When visiting many cities, it’s easy to think that the municipal government must have got a bargain price on boring grey paint. Consequently, street artists from around the world have taken it upon themselves to introduce a splash of colour to urban areas in dire need of a facelift.
Yet alongside an appetite for vibrancy, urban art also seeks to reflect the socio-economic factors that shape any city. For this reason, street art offers the ideal prism from which to view the issues and concerns that truly affect and concern the local populace.
So if you’re a traveller looking for an authentic taste of city life, here, in no particular order, are five brilliant holiday destinations for street art lovers.
Above: Street art that formed part of the Crono Project curated by Vhils. Image by Bosc d'Anjou
The Portuguese capital’s street art scene is world famous. And the main man responsible for this is Alexandre Farto, who is known internationally as Vhils. He has played a key role in transforming the city’s most rundown neighbourhoods, by inviting internationally renowned street artists to create huge murals across Lisbon.
The most impressive examples borne from this project live in the area that surrounds Picoas Metro Station. However, the spiralling streets of Alfama and the Lisbon waterfront are also home to some of the finest street art that Europe has to offer.
Above: Part of the East Side Gallery, which covers the old Berlin Wall. Image by SarahTz
Arguably, Berlin is the street art capital of Europe. Throughout the city, you will find examples of striking urban art everywhere – from doorways and walls to the sides of houses. However, there are a handful of areas within the city where street artists have essentially ‘taken over’.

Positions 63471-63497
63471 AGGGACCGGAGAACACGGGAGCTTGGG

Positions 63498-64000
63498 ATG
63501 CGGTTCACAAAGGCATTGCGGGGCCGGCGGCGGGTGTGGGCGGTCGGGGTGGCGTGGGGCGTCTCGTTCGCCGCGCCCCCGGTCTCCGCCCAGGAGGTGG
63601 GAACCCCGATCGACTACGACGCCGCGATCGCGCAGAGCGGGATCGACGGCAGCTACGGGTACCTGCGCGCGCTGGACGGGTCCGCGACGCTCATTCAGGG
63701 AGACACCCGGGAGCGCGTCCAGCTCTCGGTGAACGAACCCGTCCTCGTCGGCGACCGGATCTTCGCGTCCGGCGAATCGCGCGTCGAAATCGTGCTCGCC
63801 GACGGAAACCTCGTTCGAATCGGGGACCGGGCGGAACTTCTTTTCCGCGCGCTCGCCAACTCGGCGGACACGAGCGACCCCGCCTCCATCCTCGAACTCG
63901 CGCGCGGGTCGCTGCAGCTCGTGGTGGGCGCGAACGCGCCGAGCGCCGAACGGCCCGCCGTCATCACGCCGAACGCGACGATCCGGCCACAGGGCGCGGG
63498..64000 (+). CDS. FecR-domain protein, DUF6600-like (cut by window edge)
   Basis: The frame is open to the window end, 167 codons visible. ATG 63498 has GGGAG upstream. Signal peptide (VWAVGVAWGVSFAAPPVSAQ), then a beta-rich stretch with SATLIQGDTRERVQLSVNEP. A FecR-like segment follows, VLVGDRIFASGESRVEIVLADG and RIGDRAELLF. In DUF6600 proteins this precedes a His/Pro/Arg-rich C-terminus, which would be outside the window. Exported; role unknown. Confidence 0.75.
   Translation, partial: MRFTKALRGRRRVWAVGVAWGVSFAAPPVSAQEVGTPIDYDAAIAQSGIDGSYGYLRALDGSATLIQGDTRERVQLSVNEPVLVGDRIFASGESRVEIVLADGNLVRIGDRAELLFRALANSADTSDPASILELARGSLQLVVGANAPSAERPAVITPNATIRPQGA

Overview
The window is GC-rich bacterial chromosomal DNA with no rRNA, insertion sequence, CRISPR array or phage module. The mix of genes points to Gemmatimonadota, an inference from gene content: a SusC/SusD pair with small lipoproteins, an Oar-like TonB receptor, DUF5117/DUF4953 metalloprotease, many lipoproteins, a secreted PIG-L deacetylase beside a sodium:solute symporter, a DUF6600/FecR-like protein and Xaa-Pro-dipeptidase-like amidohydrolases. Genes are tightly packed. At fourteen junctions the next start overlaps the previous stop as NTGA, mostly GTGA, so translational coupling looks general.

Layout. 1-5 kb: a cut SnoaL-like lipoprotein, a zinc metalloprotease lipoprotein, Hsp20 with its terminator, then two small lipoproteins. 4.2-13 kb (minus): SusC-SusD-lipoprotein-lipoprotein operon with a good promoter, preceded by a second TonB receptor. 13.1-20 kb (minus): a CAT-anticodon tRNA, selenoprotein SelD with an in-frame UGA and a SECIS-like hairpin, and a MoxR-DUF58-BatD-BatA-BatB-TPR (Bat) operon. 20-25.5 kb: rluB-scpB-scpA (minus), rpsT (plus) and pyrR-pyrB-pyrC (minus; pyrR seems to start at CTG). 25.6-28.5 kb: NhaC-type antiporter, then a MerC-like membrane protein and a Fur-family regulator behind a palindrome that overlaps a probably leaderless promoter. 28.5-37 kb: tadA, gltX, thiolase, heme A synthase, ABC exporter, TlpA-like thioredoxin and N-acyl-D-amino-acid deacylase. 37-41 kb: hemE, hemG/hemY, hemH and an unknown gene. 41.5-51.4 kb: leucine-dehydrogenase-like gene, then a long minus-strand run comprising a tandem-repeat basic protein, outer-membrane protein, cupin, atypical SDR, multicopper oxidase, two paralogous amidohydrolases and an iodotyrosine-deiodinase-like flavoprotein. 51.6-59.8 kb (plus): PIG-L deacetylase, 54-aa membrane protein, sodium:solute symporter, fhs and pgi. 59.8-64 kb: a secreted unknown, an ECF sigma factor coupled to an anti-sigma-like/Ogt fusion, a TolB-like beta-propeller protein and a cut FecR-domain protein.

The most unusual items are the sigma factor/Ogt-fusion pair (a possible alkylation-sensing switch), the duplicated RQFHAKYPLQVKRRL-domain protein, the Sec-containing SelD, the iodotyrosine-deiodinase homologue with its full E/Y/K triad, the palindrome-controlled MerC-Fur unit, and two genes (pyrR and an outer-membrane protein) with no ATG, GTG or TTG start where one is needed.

Kreuzberg is Berlin’s unofficial centre point for all things bohemian, and boasts a veritable bounty of street art masterpieces. Meanwhile, Berlin’s legendary East Wall Gallery covers around half a mile of what was once the Berlin Wall. Here you will find a myriad of politically-driven paintings that represent freedom and hope, at the same time as providing a reminder of Germany’s turbulent past.
Above: Three murals from Brick Lane, London. Image by Loco Steve
You don’t need a passport in order to experience the world’s best metropolitan murals. This is because a simple jaunt to our capital city can provide all the graffiti-based gratification you’ll need.
A great place to start is next to Waterloo station, where there’s an authorised art tunnel that provides an ideal appetiser to the street art movement that has engulfed the city. After that, you should check out Brick Lane, where some of the planet’s best purveyors of urban art – such as Banksy and Ben Eine – have left their mark.
Above: Eduardo Kobra street art on the west side of Manhattan, New York City. Image by Nan Palmero
For street art, the Big Apple is where it all began. Thus, every self-respecting street artist that has ever held a can of spray paint in anger has, at some point, left their mark in the city that never sleeps. However, the more free-spirited areas of Greenpoint and Bushwicke are where you will find the most surreal designs.
As the popularity of street art has grown, city planners have generally become more accommodating of guerrilla artists. Therefore, New York is now home to a huge number of tours that will ensure you won’t miss the best urban murals the city has to offer.
Above: Urban art at Calle Del Embudo - Bogota, Colombia. Image by Ricardo Quintero
Columbia and Bogota’s tumultuous history and current state of political unrest provides inspiration for some of the world’s most vibrant and diverse street art. Conveying messages of civil war and institutionalised corruption, the city’s most remarkable murals are as volatile as they are beautiful.
Without a doubt, the best way to experience and understand the work of Bogota’s various artists is to take the free graffiti walking tour. This starts at the heart of the city, at 10am, every day.
However, Bogota’s biggest breakthrough artist is StinkFish, who now sells canvases of his work for huge amounts of money and produces commissioned pieces around the world.
Fancy owning a piece of street art-inspired artwork to hang in your home or office? Then simply visit the ArtGallery.co.uk homepage and use the search tool on the right to find urban art to match your taste and budget.